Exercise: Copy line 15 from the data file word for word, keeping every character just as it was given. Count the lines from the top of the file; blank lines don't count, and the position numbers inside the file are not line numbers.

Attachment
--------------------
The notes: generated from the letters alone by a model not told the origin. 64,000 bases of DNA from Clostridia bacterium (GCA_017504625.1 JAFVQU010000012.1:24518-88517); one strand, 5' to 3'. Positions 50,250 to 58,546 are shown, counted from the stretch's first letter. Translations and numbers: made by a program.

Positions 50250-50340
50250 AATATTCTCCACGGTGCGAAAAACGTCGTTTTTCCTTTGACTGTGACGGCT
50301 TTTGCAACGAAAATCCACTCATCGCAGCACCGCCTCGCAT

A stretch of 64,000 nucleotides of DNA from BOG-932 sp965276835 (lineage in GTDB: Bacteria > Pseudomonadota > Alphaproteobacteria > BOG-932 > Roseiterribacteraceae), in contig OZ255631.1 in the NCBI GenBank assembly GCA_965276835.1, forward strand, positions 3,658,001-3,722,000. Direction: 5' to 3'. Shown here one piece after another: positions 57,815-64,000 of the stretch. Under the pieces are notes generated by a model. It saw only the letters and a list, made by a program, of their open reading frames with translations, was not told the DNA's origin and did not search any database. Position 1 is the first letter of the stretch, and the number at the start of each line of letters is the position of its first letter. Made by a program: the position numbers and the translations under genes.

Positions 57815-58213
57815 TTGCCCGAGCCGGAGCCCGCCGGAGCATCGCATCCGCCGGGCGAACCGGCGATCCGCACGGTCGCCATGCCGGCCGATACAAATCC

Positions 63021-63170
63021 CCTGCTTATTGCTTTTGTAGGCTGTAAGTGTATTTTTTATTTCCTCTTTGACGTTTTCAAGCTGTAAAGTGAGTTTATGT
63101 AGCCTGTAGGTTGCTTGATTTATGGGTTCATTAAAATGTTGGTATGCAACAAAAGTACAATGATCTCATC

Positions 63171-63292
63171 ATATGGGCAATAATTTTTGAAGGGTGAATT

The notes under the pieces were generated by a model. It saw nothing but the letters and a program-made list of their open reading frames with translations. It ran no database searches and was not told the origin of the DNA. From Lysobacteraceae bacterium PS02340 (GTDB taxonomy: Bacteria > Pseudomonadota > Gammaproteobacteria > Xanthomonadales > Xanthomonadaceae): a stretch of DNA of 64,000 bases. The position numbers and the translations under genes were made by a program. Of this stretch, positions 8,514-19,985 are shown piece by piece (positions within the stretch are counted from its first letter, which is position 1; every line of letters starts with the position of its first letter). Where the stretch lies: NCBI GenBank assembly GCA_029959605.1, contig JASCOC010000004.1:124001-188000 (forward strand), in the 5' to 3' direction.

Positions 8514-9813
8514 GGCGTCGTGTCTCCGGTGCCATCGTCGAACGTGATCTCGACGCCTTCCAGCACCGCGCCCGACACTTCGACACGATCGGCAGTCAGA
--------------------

8514 GGCGTCGTGTCTCCGGTGCCATCGTCGAACGTGATCTCGACGCCTTCCAGCACCGCGCCCGACACTTCGACACGATCGGCAGTCAGA